• IV. Applying lens distortion correction methods with data gained and “I.” on pictures or isolated video stream pictures.
      • V. Establishing objects and references in the designated pictures to be measured with lines individual points or geometric objects.
      • VI. Determine the position of objects and references in the designated pictures to be measured.
      • VII. Determine the trapezoidal distortion for the objects and references established under II
      • VIII. Direct measure or calculate angles between the objects targeted to represent angles for analysis and comparison as final result of the measurement or as intermitted result for further data processing. If the absolute angle of attack was the measurement target the angle has to be determined between the blade related measurement object and the for trapezoidal distortion corrected reference line.
  • The following is a description of individual steps as part of methods need to be taken for the measurement targets.
  • For serious measurements especially when to be sold as result and base for further decision making every measurement equipment needs to be calibrated to insure most accurate results.
  • All cameras use objectives to project a 2D picture of any object which is in its view to a electronic chip or film material. Those objectives do always have a lens distortion, which will create “Ghost Angles” exceeding the desired accuracy in a described measurement.
  • The Calibration process documents the distortion and is the base for countermeasures to remove this type of distortion for each individual camera in combination with the used objective.
  • The parameter gained as to describe the lens distortion for the pictures taken with a specific camera need to be applied later in the process to measurement pictures taken to remove those effects and making the pictures suitable for accurate measurements.
  • Step 1 For the method described a camera needs to be designated. Each camera needs to go trough the calibration process separately. A typical digital camera for this purpose should have 6 megapixel or better and an optical zoom of 10× or better.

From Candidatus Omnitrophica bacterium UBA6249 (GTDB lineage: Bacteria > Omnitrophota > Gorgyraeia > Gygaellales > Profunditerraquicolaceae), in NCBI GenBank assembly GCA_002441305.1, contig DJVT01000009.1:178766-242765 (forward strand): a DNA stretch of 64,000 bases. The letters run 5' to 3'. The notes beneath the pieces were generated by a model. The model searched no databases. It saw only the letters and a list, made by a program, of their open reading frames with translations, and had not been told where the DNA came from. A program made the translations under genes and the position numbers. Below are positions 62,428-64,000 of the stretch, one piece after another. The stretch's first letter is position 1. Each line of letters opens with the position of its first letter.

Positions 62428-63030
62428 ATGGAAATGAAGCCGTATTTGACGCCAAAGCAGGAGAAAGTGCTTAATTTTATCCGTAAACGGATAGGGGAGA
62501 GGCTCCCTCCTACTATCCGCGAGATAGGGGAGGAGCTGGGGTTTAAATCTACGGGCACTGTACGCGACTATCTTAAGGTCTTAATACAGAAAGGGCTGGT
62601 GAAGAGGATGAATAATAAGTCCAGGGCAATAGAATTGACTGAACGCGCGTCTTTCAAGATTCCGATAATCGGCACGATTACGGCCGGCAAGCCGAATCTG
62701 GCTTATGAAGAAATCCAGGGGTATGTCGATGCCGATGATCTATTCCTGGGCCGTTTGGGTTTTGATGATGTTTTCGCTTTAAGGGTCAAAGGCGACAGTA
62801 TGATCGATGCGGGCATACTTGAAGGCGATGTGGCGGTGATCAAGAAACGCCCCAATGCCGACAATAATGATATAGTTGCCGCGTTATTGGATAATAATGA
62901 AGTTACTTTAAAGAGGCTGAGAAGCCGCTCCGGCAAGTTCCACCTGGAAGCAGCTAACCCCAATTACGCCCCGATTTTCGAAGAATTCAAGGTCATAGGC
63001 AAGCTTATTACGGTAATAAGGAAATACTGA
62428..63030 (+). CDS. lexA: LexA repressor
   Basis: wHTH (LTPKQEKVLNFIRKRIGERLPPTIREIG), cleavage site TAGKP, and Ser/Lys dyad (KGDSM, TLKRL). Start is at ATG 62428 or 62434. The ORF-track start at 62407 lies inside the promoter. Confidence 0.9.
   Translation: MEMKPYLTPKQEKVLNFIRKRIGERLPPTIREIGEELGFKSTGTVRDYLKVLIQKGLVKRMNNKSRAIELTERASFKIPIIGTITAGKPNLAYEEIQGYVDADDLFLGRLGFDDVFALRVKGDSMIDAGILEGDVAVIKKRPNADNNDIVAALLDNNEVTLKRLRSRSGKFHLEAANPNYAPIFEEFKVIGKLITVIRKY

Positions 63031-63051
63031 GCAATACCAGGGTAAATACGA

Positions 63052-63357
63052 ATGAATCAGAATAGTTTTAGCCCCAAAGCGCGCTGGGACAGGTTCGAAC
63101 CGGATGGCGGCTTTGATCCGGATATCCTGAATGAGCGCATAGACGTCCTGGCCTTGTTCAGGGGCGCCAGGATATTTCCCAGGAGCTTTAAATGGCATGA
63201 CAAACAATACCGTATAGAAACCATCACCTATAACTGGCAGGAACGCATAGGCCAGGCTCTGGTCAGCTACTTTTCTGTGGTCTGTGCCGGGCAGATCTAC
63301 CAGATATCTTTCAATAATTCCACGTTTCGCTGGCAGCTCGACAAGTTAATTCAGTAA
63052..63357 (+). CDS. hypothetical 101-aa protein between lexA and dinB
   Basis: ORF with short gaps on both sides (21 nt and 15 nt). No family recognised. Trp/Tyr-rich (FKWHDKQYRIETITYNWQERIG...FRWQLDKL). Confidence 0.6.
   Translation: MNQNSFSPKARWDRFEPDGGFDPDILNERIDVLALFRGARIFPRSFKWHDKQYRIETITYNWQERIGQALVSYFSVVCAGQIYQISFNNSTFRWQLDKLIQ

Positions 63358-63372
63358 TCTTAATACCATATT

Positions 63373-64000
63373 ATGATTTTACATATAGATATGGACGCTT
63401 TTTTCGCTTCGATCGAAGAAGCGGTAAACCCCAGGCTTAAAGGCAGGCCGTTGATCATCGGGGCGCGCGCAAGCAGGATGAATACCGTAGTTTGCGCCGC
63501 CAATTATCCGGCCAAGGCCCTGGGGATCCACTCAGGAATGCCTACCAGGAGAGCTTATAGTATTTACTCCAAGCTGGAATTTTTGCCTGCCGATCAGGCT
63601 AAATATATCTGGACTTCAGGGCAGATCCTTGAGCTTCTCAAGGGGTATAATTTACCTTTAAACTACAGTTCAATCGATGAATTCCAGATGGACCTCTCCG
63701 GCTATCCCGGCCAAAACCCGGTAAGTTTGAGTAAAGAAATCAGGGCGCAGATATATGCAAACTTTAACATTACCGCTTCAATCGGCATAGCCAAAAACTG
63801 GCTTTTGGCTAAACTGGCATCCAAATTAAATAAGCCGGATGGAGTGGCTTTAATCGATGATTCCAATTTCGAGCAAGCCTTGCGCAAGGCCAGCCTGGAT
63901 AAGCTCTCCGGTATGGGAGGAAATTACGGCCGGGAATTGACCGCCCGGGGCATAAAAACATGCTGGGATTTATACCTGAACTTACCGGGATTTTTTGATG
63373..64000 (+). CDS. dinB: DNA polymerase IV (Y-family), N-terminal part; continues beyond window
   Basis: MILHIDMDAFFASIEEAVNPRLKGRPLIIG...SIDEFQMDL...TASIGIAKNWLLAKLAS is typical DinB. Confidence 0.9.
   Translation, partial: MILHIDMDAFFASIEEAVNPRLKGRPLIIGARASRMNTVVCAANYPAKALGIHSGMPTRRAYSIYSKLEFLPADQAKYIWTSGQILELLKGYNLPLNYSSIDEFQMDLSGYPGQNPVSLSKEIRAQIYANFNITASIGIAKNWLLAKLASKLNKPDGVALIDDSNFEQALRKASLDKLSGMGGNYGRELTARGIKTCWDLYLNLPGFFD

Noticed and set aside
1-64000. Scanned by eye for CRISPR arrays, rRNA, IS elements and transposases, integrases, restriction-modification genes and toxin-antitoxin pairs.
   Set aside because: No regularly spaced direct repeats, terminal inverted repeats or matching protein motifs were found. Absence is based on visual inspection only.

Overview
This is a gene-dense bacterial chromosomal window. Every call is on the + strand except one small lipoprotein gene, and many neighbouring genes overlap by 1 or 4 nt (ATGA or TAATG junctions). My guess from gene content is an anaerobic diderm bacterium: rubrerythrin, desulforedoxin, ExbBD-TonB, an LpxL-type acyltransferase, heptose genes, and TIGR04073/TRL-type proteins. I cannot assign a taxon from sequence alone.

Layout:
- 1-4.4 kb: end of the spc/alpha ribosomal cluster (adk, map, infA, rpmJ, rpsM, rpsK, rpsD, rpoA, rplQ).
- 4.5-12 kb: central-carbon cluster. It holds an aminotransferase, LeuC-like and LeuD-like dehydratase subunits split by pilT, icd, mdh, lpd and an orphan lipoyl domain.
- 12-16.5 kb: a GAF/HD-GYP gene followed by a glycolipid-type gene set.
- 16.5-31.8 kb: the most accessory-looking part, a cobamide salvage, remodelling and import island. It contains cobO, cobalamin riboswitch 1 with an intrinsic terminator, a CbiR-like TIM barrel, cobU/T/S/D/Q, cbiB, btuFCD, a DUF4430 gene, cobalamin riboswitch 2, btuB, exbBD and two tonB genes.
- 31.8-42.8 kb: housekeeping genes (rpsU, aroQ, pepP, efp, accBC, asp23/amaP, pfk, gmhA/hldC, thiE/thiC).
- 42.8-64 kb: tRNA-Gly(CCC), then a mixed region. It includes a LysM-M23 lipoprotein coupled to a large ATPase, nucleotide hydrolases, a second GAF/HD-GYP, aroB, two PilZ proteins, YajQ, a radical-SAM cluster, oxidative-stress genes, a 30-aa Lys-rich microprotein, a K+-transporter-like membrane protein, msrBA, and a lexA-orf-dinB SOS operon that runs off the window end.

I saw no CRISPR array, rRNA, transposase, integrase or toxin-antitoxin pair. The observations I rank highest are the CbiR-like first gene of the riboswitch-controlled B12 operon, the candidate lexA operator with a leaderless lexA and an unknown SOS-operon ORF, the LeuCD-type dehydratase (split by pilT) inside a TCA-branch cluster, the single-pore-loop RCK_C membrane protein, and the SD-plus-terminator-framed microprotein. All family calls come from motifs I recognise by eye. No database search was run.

• Step 2 It needs to be assured that the optical system of the camera is suited for the measurements. This does include a necessary zoom function. In certain cases the camera was used in a similar process as described and would be known to full fill those requirements. If requirements are fulfilled proceed with Step 6
  • Step 3 With any new camera a test picture needs to be taken ideally at the type of turbine to be measured. Cameras might not be universal to be used for a variety of turbines.
  • Step 4 The camera can be classified as sufficient if all designates measurement areas can be seen with full optical zoom (digital zoom disabled). If requirements are fulfilled proceed with Step 6
  • Step 5 If the optical zoom is to strong and does zoom in to much, it needs to be found out whether the camera can be restricted to a fixed lower rate for the optical zoom in the camera's setup menu.
  • The zoom level needs to be constant for all pictures to avoid additional measurement errors. The steps which can be applied manually with the camera are not accurate enough in the most cases.
  • If this can not be achieved the camera is not suited for the task and a different one needs to be designated. Return to Step 1
  • Step 6 With the camera designated for the task a calibration setup needs to be established under controlled environments, usually inside. The camera needs to be mounted on a tri-pod or similar.
  • Step 7 If there is a suitable calibration picture available the camera should be pointed straight to it using maximal (or alternatives Step 5) optical zoom. Both the calibration picture and the camera need to aligned horizontal. The center of the camera screen (picture) should be directed to the calibration pictures center. If there is a suitable calibration picture available proceed with Step 9
  • Step 8 If no suitable calibration picture is available one needs to be created. It should consist at least from squares with a distinctive center. The squares can usually be about 2.5×2.5 cm in a distinctive color. If the calibration picture is fixed mounted it needs to be made sure that it is perfectly horizontal. The overall calibration picture should be big enough to cover more then the camera will be able to cover in a picture with full zoom.
  • Step 9 Take a series of calibration pictures. Shut down the camera move it away from the tri-pod shake it, mount it again and take more pictures.
  • Step 10 Analyzing the pictures is done best by comparing the calibration picture deformation to a distortion free grid provided with some software overlapping the picture or by drawing perfectly horizontal and vertical lines as an overlay to the picture.
  • Step 11 It needs to be identified whether the distortion is centered and equal in all 4 quarters of the picture for all pictures including pictures taken after the camera was shut off and moved. For this purpose quarters side by side can be mirrored and overlapped for this matter. If distortion is centered and equal in all 4 quarters proceed with Step 14.